Tomorrow I will be stepping up the start line for my seventh marathon. Hopefully it will by the end of the day I can say that I have finished all 7. We all know that there isn’t much that is going to stop me from getting there. No matter what I wouldn’t trade it for anything.
With each marathon, I’ve learned something. Learned how to push myself. Learned that I am stronger than I realize. Learned that no matter what there is always a little more in the tank.
My first marathon, Philly, was a fluke. That year, I had trained and completed the Runner’s World Hat Trick (5k, 10k, and Half marathon all in two days). When it was over a friend nudged me to sign up for Philly the following month. One 20 mile training run later, I was in. I finished in 4:46:20. This is before I knew anything about running, so I do see humor in that I didn’t push for the 4:45 time..
Then over the next few years would run a marathon a year. For my second marathon, Marine Corps, I trained with a coach. I finished in 4:38:14. This is my current and more than likely my PR for marathon finish times. I should have PR’d my first New York as I was well trained for it, but went out way too fast not following the plan. This is a mistake I will not make tomorrow.
Two weeks after that first New York Marathon was my thyroid surgery leaving me not just without my thyroid, but also working parathyroid glands. I was determined not to let being Hypopara take away my running and the Chicago Marathon was supposed to be my one hypopara marathon and done. A way to snub my nose at it. I learned a lot in Chicago. I learned that for me the set run/walk plan doesn’t work for me. I learned that my body does NOT like running in the heat as it was very hot that year. Most of all, I learned that I can just keep going. All things being considered, an hour slower is pretty awesome.
But then, then it became about something more. Last year when I got picked to be part of the Sandy Hook Promise Team, I could not have been any more honored. I still remember sitting in a Toys R Us parking lot talking on the phone with a friend in 2013, a year after the shooting in Sandy Hook. She could not understand my pain over the horrific shooting when I was not personally involved, but I was involved. I’m a mother, that year my youngest son was also in Kindergarten. I took it very personally because this tragedy as we’ve learned over the years can happen anywhere. She couldn’t understand my pain and told me that I needed to do something as I wasn’t “getting over it.” I didn’t want to get over it, I wanted to do something. So here we are.
Although, even before last year I was involved. I did what I could, but I wanted to do more. This is my more. I can and do share the message of inclusion, stopping gun violence, and making a change. My personal friends know this to be true. I remember one year on Wear Orange for Gun Safety another friend that I ran into at a baseball game while I was wearing my orange shirt saying to me, “Isn’t every day Wear Orange day for you?” She meant this is the nicest way possible because she knows I am always spreading the message.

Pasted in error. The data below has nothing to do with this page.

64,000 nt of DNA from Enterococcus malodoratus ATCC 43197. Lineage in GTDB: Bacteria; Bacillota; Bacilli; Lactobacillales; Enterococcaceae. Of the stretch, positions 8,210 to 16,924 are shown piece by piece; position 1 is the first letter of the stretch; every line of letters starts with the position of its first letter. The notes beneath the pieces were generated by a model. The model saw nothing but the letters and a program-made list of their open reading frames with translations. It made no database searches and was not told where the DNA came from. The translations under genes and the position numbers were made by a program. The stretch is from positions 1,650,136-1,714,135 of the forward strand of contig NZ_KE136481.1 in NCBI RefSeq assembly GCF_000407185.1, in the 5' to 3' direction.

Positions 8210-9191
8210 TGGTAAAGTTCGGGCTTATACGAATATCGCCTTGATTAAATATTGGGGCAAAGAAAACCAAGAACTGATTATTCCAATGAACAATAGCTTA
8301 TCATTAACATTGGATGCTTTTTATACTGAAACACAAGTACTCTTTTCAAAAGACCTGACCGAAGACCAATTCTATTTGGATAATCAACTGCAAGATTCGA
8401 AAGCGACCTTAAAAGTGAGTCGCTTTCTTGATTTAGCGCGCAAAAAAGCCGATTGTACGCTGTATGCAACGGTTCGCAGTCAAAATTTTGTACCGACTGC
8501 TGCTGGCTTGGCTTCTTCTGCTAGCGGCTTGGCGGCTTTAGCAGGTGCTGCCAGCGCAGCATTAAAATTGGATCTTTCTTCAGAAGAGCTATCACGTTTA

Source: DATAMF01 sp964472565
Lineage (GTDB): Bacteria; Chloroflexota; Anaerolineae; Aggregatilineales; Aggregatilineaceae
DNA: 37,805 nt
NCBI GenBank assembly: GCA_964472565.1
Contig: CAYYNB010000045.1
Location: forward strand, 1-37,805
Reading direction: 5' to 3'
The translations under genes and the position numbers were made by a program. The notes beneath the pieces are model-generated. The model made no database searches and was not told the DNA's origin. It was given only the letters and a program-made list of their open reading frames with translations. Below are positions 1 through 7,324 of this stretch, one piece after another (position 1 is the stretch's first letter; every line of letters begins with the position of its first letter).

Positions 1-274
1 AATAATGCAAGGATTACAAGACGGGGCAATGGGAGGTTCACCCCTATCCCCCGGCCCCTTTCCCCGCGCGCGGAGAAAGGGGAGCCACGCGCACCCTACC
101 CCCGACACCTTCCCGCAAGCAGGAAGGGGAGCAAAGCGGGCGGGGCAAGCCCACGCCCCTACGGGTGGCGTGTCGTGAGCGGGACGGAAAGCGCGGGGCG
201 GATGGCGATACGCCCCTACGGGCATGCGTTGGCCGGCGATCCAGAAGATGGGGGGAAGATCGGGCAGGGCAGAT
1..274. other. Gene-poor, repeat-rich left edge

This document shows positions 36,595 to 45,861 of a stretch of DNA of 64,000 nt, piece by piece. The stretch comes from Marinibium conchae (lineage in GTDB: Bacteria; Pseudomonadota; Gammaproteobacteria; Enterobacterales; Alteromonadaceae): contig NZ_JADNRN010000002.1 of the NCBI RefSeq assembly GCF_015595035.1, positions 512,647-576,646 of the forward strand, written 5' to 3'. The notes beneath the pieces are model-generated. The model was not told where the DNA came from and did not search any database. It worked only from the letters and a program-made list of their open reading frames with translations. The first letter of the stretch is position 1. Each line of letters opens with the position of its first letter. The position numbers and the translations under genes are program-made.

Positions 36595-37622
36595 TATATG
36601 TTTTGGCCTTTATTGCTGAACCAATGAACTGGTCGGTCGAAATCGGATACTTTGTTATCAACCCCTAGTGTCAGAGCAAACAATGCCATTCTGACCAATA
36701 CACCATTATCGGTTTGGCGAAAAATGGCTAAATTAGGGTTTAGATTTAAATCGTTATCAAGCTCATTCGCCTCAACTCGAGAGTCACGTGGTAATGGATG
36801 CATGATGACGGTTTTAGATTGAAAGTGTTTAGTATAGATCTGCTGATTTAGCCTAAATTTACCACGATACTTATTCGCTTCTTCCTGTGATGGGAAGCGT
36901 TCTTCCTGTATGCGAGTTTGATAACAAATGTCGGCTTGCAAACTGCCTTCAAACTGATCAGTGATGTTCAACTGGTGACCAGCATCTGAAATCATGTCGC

So here I am getting ready to run my second marathon as part of Team Sandy Hook Promise. At a lunch today it was said, “You weren’t just a number coming into Sandy Hook Promise. You were selected. Your stories and passion are what got you here……. We picked you from the heart.” So I run knowing that this isn’t about me. This is my way to not just share the Sandy Hook Promise message which I do, but about helping to support an organization that is doing so much good. Last year was my slowest marathon to date at 6:10:13; but my most memorable and favorite one.
I am honored. It is more than words. It is a truthful statement.
My goal. My only goal tomorrow is to wear my Sandy Hook Promise shirt with pride. Ok, I may also have a goal of 5:45 time but that is secondary. I know it won’t be easy, but nothing in life worthwhile is a walk in the park. I will get that walk in the park crossing the finish line. I’ve learned a lot about running since my first marathon. I’ve learned a lot about what my body can do even after becoming Hypopara. I will do what it takes knowing that I will have not just the support of family and friends, but the Sandy Hook Promise community.
This picture was taken last year during the marathon. I have taken MANY race day photos. I have NEVER taken one like this with the sun shining down on me. I look at this as a sign that I was not alone. So as I run these 26 miles, I know that the saying 26 miles for 26 angels is more than a catch phrase. It is real.
It’s go time.